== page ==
Reviewed by Colin Jacobson
The Addams Family: Paramount, widescreen 1.85:1/16x9, languages: English DD 5.1 [CC] & Dolby Surround, subtitles: English, single side-single layer, 18 chapters, 2 theatrical trailers, rated PG-13, 99 min., $29.99, street date 2/22/2000.
Addams Family Values: Paramount, widescreen 1.85:1/16x9, languages: English DD 5.1 [CC] & Dolby Surround, subtitles: English, single side-single layer, 16 chapters, 2 theatrical trailers, rated PG-13, 94 min., $29.99, street date 2/22/2000.
Addams Family: Directed by Barry Sonnenfeld. Starring Anjelica Huston, Raul Julia, Christopher Lloyd, Christina Ricci, Elizabeth Wilson.
Academy Awards: Nominated for Best Custome Design, 1992.
Looking for something CREEPY…SPOOKY…KOOKY…and altogether OOKY?
Come join The Addams Family for the most hilarious scarefest of this season or any other! When long-lost Uncle Fester (Lloyd) reappears after twenty-five years in the Bermuda Triangle, Gomez (Julia) and Morticia (Huston) plan a celebration to wake the dead.
But Wednesday (Ricci) barely has time to warm up her electric chair before Thing points out Fester's uncommonly "normal" behavior. Could this Fester be a fake, part of an evil scheme to raid the Addams fortune?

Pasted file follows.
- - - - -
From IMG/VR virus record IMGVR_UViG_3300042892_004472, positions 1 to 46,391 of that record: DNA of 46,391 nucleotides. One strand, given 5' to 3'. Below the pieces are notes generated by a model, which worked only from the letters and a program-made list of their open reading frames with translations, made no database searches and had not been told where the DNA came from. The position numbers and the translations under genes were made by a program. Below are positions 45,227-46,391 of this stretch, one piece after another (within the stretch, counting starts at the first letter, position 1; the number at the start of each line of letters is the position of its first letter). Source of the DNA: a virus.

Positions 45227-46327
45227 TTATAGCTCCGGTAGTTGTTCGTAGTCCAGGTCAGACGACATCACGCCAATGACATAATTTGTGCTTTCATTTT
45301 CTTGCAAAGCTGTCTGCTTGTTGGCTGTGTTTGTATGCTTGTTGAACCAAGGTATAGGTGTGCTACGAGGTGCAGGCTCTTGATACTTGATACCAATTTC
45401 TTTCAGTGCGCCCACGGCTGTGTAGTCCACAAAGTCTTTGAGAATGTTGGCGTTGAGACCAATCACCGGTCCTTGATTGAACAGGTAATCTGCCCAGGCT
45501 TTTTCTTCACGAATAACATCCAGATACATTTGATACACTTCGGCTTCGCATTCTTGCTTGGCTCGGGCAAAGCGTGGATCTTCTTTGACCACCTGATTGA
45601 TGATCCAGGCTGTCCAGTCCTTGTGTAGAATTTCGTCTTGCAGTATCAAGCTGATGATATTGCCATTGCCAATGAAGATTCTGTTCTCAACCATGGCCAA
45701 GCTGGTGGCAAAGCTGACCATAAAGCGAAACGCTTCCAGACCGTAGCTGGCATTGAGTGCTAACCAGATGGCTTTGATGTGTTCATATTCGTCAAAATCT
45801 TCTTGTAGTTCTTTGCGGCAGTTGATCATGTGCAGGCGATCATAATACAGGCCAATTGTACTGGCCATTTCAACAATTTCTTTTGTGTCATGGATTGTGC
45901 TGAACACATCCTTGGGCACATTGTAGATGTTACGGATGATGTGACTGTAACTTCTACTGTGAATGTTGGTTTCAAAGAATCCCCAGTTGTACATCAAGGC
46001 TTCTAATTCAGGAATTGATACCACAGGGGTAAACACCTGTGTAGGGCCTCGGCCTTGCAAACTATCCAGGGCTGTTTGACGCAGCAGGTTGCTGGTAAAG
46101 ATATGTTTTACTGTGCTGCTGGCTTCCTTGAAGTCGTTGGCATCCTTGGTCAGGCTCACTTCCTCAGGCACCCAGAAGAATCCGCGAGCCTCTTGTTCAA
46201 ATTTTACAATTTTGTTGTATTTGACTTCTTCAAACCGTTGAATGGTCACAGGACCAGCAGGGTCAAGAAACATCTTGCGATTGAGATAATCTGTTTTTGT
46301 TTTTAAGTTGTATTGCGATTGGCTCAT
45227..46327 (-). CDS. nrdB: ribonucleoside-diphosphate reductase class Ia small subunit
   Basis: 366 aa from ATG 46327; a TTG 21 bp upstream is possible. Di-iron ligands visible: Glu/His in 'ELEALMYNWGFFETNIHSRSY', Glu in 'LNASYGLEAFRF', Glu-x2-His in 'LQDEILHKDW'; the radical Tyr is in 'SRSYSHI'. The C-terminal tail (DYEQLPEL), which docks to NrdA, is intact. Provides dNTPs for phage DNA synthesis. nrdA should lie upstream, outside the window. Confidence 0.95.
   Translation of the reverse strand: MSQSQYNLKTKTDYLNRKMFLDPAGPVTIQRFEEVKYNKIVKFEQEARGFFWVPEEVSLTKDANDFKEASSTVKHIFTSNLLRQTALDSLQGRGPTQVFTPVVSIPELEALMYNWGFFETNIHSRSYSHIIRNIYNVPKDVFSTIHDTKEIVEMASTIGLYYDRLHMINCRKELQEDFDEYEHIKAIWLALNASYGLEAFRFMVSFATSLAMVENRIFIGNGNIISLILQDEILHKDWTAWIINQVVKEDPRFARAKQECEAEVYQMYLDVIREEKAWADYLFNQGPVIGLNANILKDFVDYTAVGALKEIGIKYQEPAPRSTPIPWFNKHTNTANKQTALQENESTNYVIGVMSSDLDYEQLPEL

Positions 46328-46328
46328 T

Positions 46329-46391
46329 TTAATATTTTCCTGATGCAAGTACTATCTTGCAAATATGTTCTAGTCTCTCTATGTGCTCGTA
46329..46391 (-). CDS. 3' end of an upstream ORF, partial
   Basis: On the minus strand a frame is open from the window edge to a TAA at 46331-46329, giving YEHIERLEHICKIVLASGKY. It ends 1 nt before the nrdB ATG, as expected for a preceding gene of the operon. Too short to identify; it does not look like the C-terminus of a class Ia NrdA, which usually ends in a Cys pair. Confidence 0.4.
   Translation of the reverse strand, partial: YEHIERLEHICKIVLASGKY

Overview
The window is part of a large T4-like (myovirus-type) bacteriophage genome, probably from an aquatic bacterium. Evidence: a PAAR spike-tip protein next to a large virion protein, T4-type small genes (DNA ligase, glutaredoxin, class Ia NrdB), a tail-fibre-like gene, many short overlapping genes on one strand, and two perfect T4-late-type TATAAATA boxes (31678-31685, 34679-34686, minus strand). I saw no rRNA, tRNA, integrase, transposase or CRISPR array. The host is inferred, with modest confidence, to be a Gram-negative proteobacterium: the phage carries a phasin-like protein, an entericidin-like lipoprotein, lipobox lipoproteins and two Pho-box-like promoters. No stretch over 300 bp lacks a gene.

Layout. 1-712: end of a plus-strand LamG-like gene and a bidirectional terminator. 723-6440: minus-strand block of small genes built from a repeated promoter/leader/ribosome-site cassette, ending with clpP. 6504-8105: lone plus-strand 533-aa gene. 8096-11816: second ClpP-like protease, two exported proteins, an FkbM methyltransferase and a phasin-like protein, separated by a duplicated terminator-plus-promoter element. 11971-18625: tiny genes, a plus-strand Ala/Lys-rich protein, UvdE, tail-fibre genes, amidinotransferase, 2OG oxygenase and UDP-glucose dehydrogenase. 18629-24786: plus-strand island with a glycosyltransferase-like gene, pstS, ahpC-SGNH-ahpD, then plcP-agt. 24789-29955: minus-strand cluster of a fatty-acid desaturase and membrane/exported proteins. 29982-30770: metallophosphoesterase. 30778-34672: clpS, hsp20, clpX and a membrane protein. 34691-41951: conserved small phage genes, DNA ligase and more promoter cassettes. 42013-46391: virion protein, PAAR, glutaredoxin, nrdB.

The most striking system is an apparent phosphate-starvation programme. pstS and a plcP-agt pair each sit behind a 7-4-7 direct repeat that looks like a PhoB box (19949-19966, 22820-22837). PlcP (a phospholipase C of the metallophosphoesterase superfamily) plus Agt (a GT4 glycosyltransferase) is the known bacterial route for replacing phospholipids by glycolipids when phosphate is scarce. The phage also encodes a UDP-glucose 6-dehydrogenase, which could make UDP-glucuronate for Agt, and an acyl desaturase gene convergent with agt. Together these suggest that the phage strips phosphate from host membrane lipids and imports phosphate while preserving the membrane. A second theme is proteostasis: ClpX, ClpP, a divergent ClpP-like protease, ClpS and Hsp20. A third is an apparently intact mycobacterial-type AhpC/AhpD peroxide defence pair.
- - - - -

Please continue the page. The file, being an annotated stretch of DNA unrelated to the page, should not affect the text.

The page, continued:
Based on Charles Addams' beloved cartoons and following the success of the hit TV series, The Addams Family is a visual funhouse, packed with plenty of treats, tricks and turns by director Barry Sonnenfeld.
Addams Family Values: Directed by Barry Sonnenfeld. Starring Anjelica Huston, Raul Julia, Christopher Lloyd, Christina Ricci, Joan Cusack, Carol Kane, Jimmy Workman.
Academy Awards: Nominated for Best Art Direction-Set Decoration, 1994.
It's love at first sight when Gomez (Julia) and Motricia (Huston) welcome a new addition to the Addams Household - Pubert, their soft, cuddly, mustachioed baby boy. As Fester (Lloyd) falls hard for voluptuous nanny Debbie Jilinsky (Cusack), Wednesday (Ricci) and Pugsley (Workman) discover she's a black widow murderess who plans to add Fester to her collection of dead husbands. The family's future grows even bleaker when the no-good nanny marries Fester and has the kids shipped off to summer camp. But Wednesday still has a Thing or two up her sleeve…